In 2017, outpatients were attended by 64 million people, costing the NHS more than £8bn.
Transformation of outpatient services has long been on the NHS agenda, albeit largely on a conceptual level – owing in part to more pressing demands elsewhere.
For the NHS England Chief Executive, Simon Stevens, the time to address outpatients is now.
Stevens described the current model as obsolescent. And, in doing so, challenged local systems to consider how they can reconfigure services – with patients and clinical teams at the centre of their thinking.
Service reconfiguration or change* needs to factor in the patients who should benefit from the change, how they access the services and, before all of that, how they are made aware of the services.
This final point is critical and, if not appropriately addressed, can undermine the value of service reconfiguration.
Already deployed across the NHS are a range of Single Point of Access (SPA) and Referral Support Services (RSS), which offer a valuable approach for promoting the use of alternative services.
Even once a new service is embedded, SPAs & RSS continue to be of considerable value – both in the services they offer to patients and their ability to collect valuable data.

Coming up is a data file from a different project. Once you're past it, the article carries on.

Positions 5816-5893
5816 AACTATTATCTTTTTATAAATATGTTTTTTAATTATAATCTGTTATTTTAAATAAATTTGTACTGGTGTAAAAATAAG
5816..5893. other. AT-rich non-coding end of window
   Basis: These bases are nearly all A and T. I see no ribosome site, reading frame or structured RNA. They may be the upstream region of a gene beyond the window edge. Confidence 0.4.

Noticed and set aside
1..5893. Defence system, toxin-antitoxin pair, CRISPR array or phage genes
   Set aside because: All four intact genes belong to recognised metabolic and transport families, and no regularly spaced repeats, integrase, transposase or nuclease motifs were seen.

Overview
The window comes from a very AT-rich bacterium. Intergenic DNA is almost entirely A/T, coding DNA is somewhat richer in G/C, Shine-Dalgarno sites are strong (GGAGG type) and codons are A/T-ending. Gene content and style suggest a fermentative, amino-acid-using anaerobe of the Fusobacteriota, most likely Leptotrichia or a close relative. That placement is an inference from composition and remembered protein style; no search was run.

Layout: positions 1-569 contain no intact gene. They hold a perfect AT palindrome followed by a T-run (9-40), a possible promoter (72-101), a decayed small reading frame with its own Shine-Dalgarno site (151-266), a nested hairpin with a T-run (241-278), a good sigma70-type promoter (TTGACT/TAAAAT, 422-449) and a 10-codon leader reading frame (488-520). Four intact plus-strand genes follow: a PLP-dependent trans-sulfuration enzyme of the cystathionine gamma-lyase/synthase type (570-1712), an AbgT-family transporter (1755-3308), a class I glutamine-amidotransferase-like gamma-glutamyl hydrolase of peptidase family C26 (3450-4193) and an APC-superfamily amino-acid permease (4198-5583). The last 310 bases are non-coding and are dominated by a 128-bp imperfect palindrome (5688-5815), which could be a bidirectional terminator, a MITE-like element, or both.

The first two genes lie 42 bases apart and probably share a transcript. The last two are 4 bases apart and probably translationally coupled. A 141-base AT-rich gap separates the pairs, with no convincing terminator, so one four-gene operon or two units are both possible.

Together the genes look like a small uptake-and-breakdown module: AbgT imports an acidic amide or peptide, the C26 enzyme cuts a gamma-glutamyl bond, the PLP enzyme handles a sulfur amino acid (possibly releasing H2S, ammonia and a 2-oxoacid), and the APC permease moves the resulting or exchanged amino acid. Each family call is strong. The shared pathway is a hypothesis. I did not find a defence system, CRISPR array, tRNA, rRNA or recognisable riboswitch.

SPAs & RSS perform a unique function in data collection, particularly where they act as gateway for all referrals – including those created by community services and directed to hospitals.
Commissioners can in turn use this information to understand performance and capacity, as well as informing decision-making on future service redesign.
Advanced Referral & Triage
Unlike many systems repurposed to manage referrals, psHEALTH’s ART software improves SPA & RSS performance. ART automatically captures referrals from a range of sources, including e-RS and email, before validating patient and referral information.
After, by consulting our unique Rules Engine, ART can direct referrals along a prescribed workflow.
All of this helps to improve efficiency and reduce cost.
Furthermore, ART gives service managers and commissioners access to live data that would otherwise take days to collect and analyse.
This data is essential to commissioners for identifying and understanding variation in referral behaviour, as well as informing decision making for future service reconfiguration.
*Service change is any change to the provision of NHS services which involves a shift in the way front line health services are delivered, usually involving a change to the range of services available and/or the geographical location from which services are delivered (NHS England, Planning assuring and delivering service change for patients)